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Judge Higby On The New Liquor Law

Judge Higby On The New Liquor Law image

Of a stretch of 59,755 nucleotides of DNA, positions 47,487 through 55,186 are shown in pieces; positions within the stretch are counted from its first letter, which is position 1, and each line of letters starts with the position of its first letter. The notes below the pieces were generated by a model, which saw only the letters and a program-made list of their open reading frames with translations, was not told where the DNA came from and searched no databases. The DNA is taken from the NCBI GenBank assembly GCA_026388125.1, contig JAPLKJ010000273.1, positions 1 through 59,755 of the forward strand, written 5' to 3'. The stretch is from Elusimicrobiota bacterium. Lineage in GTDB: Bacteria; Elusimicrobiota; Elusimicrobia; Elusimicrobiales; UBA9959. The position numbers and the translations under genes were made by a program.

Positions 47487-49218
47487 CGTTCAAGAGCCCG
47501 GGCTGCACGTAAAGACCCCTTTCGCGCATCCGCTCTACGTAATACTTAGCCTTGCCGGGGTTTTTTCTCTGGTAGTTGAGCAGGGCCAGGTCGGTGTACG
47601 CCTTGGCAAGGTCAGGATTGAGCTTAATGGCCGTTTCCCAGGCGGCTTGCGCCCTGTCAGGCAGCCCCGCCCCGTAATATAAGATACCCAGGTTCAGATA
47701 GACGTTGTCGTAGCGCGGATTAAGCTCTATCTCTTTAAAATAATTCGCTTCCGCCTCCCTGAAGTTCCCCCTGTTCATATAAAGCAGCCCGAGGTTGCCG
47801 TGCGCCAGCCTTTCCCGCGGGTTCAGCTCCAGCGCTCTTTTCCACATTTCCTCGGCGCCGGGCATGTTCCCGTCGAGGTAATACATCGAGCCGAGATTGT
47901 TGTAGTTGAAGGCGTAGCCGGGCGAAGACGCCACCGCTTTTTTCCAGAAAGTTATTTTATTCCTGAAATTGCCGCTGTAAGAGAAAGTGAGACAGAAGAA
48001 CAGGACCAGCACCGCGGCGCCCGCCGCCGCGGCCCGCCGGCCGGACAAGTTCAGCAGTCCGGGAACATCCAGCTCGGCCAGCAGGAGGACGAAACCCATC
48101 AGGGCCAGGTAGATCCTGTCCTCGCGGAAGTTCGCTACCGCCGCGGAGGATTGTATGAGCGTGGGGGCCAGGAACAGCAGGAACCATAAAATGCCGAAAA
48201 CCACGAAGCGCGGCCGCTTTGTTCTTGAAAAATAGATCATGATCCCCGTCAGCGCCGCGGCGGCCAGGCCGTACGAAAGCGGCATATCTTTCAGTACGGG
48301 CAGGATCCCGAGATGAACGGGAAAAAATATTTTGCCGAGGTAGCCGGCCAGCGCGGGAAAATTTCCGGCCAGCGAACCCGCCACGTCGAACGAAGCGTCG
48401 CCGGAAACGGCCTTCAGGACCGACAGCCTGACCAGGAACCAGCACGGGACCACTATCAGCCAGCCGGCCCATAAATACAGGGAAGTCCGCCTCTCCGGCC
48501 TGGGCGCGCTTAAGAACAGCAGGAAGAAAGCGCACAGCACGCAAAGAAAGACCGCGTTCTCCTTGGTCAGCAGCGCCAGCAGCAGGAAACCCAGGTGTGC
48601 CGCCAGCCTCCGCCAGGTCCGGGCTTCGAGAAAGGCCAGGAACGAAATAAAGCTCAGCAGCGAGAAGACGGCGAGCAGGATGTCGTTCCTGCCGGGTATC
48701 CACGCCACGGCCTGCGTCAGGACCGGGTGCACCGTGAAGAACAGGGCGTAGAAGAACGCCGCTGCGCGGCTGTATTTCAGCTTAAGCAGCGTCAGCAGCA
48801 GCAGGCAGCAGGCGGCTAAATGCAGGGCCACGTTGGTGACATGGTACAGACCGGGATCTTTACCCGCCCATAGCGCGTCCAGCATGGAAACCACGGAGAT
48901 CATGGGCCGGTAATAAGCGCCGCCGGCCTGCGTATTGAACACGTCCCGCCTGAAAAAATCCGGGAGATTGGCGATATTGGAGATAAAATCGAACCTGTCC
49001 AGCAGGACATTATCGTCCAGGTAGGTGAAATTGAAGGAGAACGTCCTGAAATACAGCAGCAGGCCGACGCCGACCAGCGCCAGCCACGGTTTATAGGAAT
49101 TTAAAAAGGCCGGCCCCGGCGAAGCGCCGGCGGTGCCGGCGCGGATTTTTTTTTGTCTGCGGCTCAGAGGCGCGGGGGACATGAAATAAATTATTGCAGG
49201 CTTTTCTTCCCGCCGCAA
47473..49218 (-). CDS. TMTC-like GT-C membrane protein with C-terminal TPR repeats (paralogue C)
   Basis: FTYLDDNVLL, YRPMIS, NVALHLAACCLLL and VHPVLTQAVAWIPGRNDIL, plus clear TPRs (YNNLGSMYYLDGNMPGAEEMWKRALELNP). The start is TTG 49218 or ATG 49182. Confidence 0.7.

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The Masón Iftuis publishes in full the charge of Judgc Higby in a rocont suit boforo him whcro a woman recovered $850 from a liquor seller tor damages growing out of his salo of liquor to har husband. Aftur alluding to the latest tunendment to the Prohibitory Law, which próvidos in substanco that persons injurod in consequenco of the violation of this luw may havo a right of notion against tho persons who shall bo guilty of suoh violation, to reoovor dauiuges in consequence of BUöh violation of the law the Judgo prooeeded : I think this is avery Jast sittd benefU Cent provisión of law, and onn whieh öught to ba on torced by couvts and juries Jn aocordajüoe with its jiist spirit and con struction. This law, no doubt, must havo a prospectivo and noi a retrdaotlve eflVct. It is not intended by it to giro damagea occasionod by the salo of liquors beforo the passage of the law. To inair.tain this action it is nocossary for the plaintiff to provo that since July 17, 1S71, and before the commonceiuent of this suit, sho was injurcd eithor in hor pefson, property, meana of Support, or othorwise, by her husband whilo he was intoxicatod, or by roason of his intoxication, and that tho defendant, by giving or selling intoxicating liquors to him, caused suoh intoxication, or in some degreo oontributod toit; that is, that the defendant eithor gave or sold intoxieating liquors to him, and that tho drinking of guch liquors caused or contributod to the intoxication, during which or by roason of whioh the injury was committod. It is not for merely giving or selling intoxicating liquors to her husband that this statutü gives to the wife her causo of action, but for sorae specific injury which ühe may havo sustained by reason of the intoxication of her husband, eaused in wholo or in part by the liquor so sold or given to him by tho defendant. Isow, it, would bo au injury to tho wife, an injury to her per-ion, within tho meaning of this stotute, for her to bo compelled, or havo tlio ;luty thrown upon her, tci tuko ciro of lii?r husband whilo in a state of intoxication or during siekness connected with intoxication. Loss of time, loss of sleep, would bo a ground of injury. Injury to her property would also be a just causo of uctiou, nrovided yon flhd site sustained anj" iujury to her property resulting from ime causf, and tho wife may recover all damagos done to her proporty by hor husband whilo intoxicated or by reaBon of his intoxication, from thoso who aold or gave him the liquor which caused or contributed to tho intoxication. For instance, if her husband whilo intoxicated, or by reason of his intoxication, ghould break her furnituxe, burn her house, or in any other way injuro or dostroy her property, sho would have a. right under this statuto to recover ttw. full amount of damage so dono, from the person who sold or gavo hiin thu liquor which oaused or contributod to his iutoxióstión. I menticm this merely as an il lúslration, but I very much doubt whether it was or is tho design or proper construction of this statute to allow a wife or other pei"3on to collect a debt, owing to her or them by an intoxicated person, from the person furnishing the liquor. Howevei that may bc, the plaintiff, upon j the evidence in this oaeo, cannot recover from the defendant tho indebtedness of her husband to hei, for the reason that ehe has notohown that she has pursued any remetí y againsther husband and has been unnble to collect the debt from him. It would at least bo neoössary" for lier to show that she had pursuod and exhuus ted her legal resources againsi him by ó&taining ;i judgment and issuing a:i oxeaution agamst liini, and that she was unablo to collect the debt "Without this it is impossible for you to know whether tho dobt is lost or not. To constitute an element of damages it would be nee for tho plaintiff not ouly to show that tho debt was colleotable whon this law took effect, but that it was lost to her by becoming uncollectable by reason of bis port you ihould consider that as an element of damagos in rendering your verdict. If you find the plaintiff was cngaged in business, taking boardtm or otherwise, as a moans of support, and that her business was dêstroyed ox injured La any way by hev husbaud's intoxication, that will be a proper element of damage, if you find suoh intoxicftlion was cauged or cohtributcd to in any dogree by liquor sold or given to him by tho defendant Thö wife also lias i right, ocdinarily, to rely on hr husband for lier sup port. It is his duty, whon able, to support her in sickness and in hcalth, to furnish her with food and olothing, with a home, with the necossaries of lite, to givo hor tho bonefit and comfort of his society ur.eon-taruinated and imcorrupted by the dkgustdng vico of drunkenness. Ho owcs her his society as a sober man, with such intolligonce and suoh moral and in telloctual qualitiea as God and nature havo given him ; and hc owes her the sympathy and afféetionate tenderncss due to the hallowed relationship of husband and wife. If she is deprivod of such means of support by tho intoxication of her husband, this law gives her a right to recover dainages therofor against the person who sold or gave him tho liquor that caused or contributed to such injury. And if sho is deprived of such society of a sober and virtuous husband, and compelled in lieu of it to ondure tho coarse, vulgar, abusiveand disgusting preeenoe and society of a drimfcea husband, sho has a nght to recovor under this law, damao-os for such injury against the person who by solhng o giving him the intoxioating hquors cauBed or contributed to. the intoxication which prodiicod snch injuiy. Under the provisions of the law authorïzing exemplary damages to be given, you will, if you find for the plaintiff at all, have a rigTit to take into consideraron such loss of society, sympathy and aftection, anwellasth wounded feelings ol the plaiutiff resulting therefrom, and givu such damages aa will, under all the wreumstances of tho case, be a compensation for such injury It is for you to determine whatthat sum shn.ll bo, under all the oiroumstauces of the case. As to. tho proof of the saln or giving of intoxicatinc hquors to the plaiiitiLPs husband, causiuor contnbuting to hia intoxication, it il sufficicnt for the plaintiff to prove such a state of things, such oircumstanees as conviiH-c your judgmont as reasonable ana ïutelbgent men of thefact. It is not neeessary, for instano :, to prove by an expert that he the liquor sold or given, thatho tftated it, or analyz 1 it, and from his knowlodgo of Hquor knew it to be ïutoxi'Mtiuf-. It is suffioient if the toshraony in tho case and the circumstanco-; proven convinco you that such was the fact. Ifyouiindfor the plaintiff it wil] be necossai-y for you to assess the damages Rhehaasn Wned. She . is eutitled to the damages which she hasactually sustained so far as yon can gather them from the ovidenco in the caso. You should asoertain and gwo the actual damages, if any, to h;r persen, prnperty and means of support, andm addition" to that you will havo a right to o , exemplary damagss, such a sum as will in your deUberato judgment fully com] r for ner wounded feeliugs, the I ■ society and affaction of her husband and tl e brejikii;.. .,,, of herfauiily, to tb extont that suoh iojury may be the result of intoxiontion oaaged in whole or in part by liquor sold or givcu Iq him by thu defendant.